20 January 2004

Censored at Fourteen

I mentioned a couple of days ago how in my teens I had drawn a few stories for my school magazine, generally fairly rudimentary things. The first thing I drew for it was a bad caricature of my English teacher, the magazine's editor; it was a feeble thing, but generally approved of my classmates as being instantly recognisable. That wasn't hard, to be fair; all I had to do was ensure there was a scarf and glasses in there somewhere.

The following year I attempted my first ever comic strip, a clumsily drawn and awkwardly told tale throwing my school into the future into a silly Judge Dredd-type world. Moyle Park 2000, for so it was embarassingly called, showed a map of a post-nuclear holocaust Dublin with only a few islands of civilization, and simply narrated a day in the life of 'Judge Conway', who was basically my science teacher in a judge's uniform. Yeah, I know, utter rubbish. Give me a break. I was thirteen.

A year later, I attempted a rather more ambitious tale, another two-page piece, this time called Doctor Jekyll and Mr H. The premise of this absurdity was that a mad scientist would take a potion that turned him into the even more terrifying entity that was my history teacher. To be fair, the teacher in question was quite brilliant, and is a really likeable person, but when I was twelve he struck terror into me as nobody has ever done since. (I must admit that at one point I modelled my own teaching style on him.) The story was silent until the last panel, where I finally showed the supposedly more terrifying visage of 'Mr H', as he turned to the class and asked his standard interrogatory 'Do you know this?'

My drawing style had improved immensely since the previous year, but the last panel's joke relied on my having acquired a photograph of said teacher... I drew the body and background and pasted on the head. Understandably he wasn't too happy about this, or else somebody saw sense and decided to remove said photograph and simply draw a large question mark.

Fair enough. A good decision there, in retrospect. And it did feel rather cool to be censored at fourteen.

The following year I topped that. As well as pencilling all the illustrations to accompany the text in the magazine -- am astonishingly gifted friend inked them and made me look good -- I acquired a whole batch of photographs of teachers and drew a bad three page story called The Final Frontier: Where No Teacher Has Gone Before. I blush to think how bad this was. It was a Star Trek pastiche but featuring a ganseyload of teachers from my school, with my maths teacher captaining the ship and with a few other teachers making cameo appearances. One teacher in particular was mercilessly parodied with his speech patterns being replicated in a particularly offensive manner.

I was in Germany on a school tour when the magazine came out; it was available for just a few hours before being pulled. The teacher who I had viciously lampooned in the strip wasn't responsible; he was in Germany leading the tour. No, as Albert Reynolds would say, 'it's the little things that can trip you up'. One teacher* has been cast as the villain - somebody had to be -- and in the story he was melodramatically described as 'the most vicious, merciless, evil space pirate in the galaxy!' For some reason the teacher in question took offence at that. I can't imagine why. Um. Sorry.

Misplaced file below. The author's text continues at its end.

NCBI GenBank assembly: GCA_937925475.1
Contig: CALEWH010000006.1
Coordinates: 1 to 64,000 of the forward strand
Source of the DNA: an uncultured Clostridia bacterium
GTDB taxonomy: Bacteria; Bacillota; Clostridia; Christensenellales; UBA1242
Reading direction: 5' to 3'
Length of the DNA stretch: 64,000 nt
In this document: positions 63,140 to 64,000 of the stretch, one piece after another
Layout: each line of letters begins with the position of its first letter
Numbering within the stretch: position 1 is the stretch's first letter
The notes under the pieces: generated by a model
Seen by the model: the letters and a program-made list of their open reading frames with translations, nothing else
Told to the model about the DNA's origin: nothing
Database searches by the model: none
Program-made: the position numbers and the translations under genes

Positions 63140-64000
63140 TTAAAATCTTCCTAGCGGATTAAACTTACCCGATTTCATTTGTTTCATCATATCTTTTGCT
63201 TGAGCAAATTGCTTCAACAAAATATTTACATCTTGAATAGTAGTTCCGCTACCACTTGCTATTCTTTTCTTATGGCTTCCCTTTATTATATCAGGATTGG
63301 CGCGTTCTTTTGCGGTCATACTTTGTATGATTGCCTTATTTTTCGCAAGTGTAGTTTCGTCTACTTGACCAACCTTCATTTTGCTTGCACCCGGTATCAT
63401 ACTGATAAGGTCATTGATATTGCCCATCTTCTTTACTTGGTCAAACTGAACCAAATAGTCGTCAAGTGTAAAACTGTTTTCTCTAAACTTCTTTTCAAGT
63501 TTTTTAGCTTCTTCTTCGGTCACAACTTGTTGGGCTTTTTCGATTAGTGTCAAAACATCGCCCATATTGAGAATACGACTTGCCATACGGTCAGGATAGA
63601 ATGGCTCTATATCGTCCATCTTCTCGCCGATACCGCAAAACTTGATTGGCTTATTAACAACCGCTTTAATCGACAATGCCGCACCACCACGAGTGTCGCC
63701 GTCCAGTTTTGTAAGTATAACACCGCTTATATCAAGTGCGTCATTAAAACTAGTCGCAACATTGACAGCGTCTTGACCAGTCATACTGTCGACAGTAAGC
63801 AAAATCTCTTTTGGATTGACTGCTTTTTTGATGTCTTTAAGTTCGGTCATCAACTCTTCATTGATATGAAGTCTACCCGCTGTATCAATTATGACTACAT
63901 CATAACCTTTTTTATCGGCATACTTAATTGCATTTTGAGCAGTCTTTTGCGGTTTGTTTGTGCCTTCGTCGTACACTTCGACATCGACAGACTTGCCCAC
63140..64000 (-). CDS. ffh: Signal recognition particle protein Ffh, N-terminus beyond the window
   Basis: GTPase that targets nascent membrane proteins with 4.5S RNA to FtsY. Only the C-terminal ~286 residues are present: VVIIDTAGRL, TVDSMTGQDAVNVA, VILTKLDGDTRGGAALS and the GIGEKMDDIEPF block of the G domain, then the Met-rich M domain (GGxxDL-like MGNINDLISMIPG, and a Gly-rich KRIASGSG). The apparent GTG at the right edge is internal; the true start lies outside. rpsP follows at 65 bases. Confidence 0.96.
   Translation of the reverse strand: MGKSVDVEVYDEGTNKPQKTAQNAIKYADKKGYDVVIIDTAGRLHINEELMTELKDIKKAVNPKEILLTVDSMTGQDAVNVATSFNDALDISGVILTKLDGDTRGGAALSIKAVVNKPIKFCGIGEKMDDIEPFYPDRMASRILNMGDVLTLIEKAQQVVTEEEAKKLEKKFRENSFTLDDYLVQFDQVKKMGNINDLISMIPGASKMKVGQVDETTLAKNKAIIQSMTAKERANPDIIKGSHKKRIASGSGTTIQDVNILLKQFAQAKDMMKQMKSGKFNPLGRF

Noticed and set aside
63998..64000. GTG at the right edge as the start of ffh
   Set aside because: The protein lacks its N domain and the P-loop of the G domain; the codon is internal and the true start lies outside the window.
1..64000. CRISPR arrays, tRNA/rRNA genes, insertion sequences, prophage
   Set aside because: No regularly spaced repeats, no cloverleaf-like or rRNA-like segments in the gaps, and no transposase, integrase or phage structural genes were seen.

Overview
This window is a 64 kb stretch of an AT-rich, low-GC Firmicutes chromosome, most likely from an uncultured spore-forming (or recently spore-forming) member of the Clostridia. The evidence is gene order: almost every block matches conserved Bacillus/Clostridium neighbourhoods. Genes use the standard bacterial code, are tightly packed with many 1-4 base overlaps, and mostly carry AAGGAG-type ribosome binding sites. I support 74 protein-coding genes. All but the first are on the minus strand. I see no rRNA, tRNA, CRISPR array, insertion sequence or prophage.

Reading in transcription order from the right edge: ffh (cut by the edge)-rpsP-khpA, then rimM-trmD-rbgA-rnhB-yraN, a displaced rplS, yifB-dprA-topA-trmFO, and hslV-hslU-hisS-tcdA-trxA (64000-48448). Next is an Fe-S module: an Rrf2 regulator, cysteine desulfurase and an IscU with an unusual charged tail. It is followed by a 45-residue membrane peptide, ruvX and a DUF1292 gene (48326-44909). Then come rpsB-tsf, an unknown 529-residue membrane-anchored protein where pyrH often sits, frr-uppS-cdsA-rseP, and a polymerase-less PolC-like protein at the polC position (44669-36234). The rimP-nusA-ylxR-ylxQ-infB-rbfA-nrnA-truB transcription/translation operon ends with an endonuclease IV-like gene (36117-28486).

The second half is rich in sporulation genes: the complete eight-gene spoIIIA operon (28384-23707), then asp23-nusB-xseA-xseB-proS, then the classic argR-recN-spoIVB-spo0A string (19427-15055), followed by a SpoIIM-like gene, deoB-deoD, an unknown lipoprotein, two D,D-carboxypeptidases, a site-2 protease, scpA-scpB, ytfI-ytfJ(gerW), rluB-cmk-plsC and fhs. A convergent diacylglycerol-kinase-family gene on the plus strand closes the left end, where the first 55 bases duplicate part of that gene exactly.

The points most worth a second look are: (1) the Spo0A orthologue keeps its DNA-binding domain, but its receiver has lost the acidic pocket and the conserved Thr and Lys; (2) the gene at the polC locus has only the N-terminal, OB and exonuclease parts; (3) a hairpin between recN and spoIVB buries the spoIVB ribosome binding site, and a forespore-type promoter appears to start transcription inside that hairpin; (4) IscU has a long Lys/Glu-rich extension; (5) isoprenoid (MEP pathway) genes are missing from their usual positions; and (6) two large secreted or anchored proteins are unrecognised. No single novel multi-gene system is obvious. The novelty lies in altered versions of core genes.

Having been censored one year and banned the next, it probably wasn't surprising that the rather longer - eight page - story I came up with in final year was rejected outright. I'm not sure it would have been blocked had the magazine not turned into a glossy yearbook that year; the story really wasn't the kind of thing they had in mind. Fair enough. A sequel to my 1989 travesty Moyle Park 2000, I give you Judge Conway in all its glory.

For all its flaws - and there are more than a few - in some ways I'm still quite pleased with this. I showed some photographs of the story to a couple of comic writers who were in Dublin one year and Mark Miller seemed really impressed, noting that I had a 'really interesting' narrative style; he handed the snaps to Grant Morrison, who agreed.

It's odd to look at it now, packed as it is with so many injokes. The 'villain' of the story, who's rather cool really, is my old geography teacher; his full-length coat and occasional Clint references made him a natural choice for a 'Man with no name' type bad guy; almost all his sentences are direct quotations from the man himself.

I could go through it panel by panel to explain what's what, and even who's who in the crowd and pub scenes, and what the graphitti and shop names refer to, but life, I feel, is too short. Having said that, if you're interested and the comments work feel free to ask!

* Also a nice man, but one who, to be fair, terrified me at the time. 

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